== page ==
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'Mileage tax' idea shot down by White House

After Transportation Secretary Ray LaHood suggests motorists might someday face a levy based on miles driven, Obama's press secretary says it 'will not be the policy' of the administration.

February 21, 2009|Rebecca Cole

WASHINGTON — As quickly as talk of taxing mileage instead of gasoline surfaced in the Obama Cabinet on Friday, the White House sank it.

Concerned that traditional gas taxes cannot keep pace with the cost of building and repairing highways, Transportation Secretary Ray LaHood said he was considering taxing motorists according to miles driven.

But President Obama has no interest in such a tax, the White House swiftly said.

"I can weigh in on it, and say that it is not and will not be the policy of the Obama administration," said White House Press Secretary Robert Gibbs.

The concept, which would require tracking devices in taxpayers' vehicles, strikes critics as a huge invasion of privacy.

It has been road-tested in some places and deemed a viable alternative to gas taxes.

LaHood suggested that the federal government should take the concept seriously. "We should look at the vehicular miles program where people are actually clocked on the number of miles that they traveled," the Transportation secretary -- the only registered Republican in the Cabinet -- told the Associated Press.

There is wide agreement that the nation's aging roads and bridges are in dire need of maintenance and repair, but revenue from the federal gas tax is not enough to cover those projects. Last fall, Congress injected $8 billion to cover the shortfall.

And with the advent of fuel-efficient and electric cars, experts say, revenue from the gas tax will continue to dwindle.

"One of the things I think everyone agrees with . . . is that the highway trust fund is an antiquated system for funding our highways," said LaHood, a former Illinois congressman. "It did work to build the interstate system and it was very effective."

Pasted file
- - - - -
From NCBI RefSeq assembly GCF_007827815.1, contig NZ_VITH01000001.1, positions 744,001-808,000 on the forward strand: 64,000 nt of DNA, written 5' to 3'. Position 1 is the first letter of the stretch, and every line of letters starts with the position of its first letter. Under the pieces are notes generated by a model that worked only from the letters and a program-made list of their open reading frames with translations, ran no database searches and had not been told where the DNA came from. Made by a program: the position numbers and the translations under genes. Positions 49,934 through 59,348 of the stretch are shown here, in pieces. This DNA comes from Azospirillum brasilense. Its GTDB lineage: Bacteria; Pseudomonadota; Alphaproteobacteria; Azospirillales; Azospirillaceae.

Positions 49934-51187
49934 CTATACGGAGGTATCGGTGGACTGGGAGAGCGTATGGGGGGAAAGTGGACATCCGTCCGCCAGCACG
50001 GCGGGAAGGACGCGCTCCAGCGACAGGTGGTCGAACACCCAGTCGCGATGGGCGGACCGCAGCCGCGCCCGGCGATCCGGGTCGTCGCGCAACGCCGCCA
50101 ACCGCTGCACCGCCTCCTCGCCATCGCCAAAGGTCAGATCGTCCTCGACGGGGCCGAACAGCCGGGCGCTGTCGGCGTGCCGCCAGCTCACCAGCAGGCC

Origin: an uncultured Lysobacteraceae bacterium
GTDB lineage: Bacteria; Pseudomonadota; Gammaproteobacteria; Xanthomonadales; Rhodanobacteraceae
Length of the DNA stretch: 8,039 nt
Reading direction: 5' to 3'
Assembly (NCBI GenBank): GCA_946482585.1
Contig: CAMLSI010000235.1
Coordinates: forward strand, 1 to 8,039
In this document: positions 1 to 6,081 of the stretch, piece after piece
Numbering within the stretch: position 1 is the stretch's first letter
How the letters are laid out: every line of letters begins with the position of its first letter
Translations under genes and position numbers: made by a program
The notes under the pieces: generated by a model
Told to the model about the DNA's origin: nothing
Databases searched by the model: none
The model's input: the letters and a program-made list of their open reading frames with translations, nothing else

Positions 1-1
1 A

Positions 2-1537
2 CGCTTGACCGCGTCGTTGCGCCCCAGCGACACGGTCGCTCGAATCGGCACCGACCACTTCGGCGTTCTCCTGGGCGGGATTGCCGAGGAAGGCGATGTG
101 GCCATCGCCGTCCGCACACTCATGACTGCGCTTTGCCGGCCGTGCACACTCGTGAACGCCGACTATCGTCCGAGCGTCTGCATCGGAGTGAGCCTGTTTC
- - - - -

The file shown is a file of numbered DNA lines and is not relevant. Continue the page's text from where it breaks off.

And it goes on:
He continued: "The big question now is . . . how are we going to take care of our infrastructure needs with a highway trust fund that had to be plussed up by $8 billion by Congress last year?"

The idea of taxing motorists for how far they drive, rather than the gas they burn, has been tested in Oregon.

With a $2.1-million grant from the Federal Highway Administration, the state in 2006 outfitted two service stations in the Portland area with mileage-reading technology and recruited 260 volunteers to have passive, receiving-only GPS devices implanted in their vehicles. The tracking counted their mileage, but didn't record their locations.

The Oregon Department of Transportation called the pilot program a "proof-of-concept" success, and last month Democratic Gov. Theodore R. Kulongoski presented recommendations to the Legislature to move away from the gas tax as a central funding source for transportation.

James Whitty, manager of the state Office of Innovative Partnerships and Alternative Funding, said the test proved the technology viable, but added that people have "visceral reactions" when they hear abut the concept -- especially on the issue of privacy.

But Whitty said he has found that once the system is explained to people, they gradually come around. "Just like TV or radio, which doesn't send a signal out to know what you're watching, the passive GPS device in the car can't be followed," Whitty said.

With electric vehicles ready for a mass market as soon as 2012, Whitty said now was the "perfect time" for what is known as a VMT plan -- for vehicle miles traveled -- so automakers can incorporate the mileage-reading technology into their designs.

"I think this mileage charging system is inevitable. But what the nation needs to do is sort through all the options," he said. "We have to recognize that we need to move to a new system, one that is the most efficient and most acceptable to the consumer."


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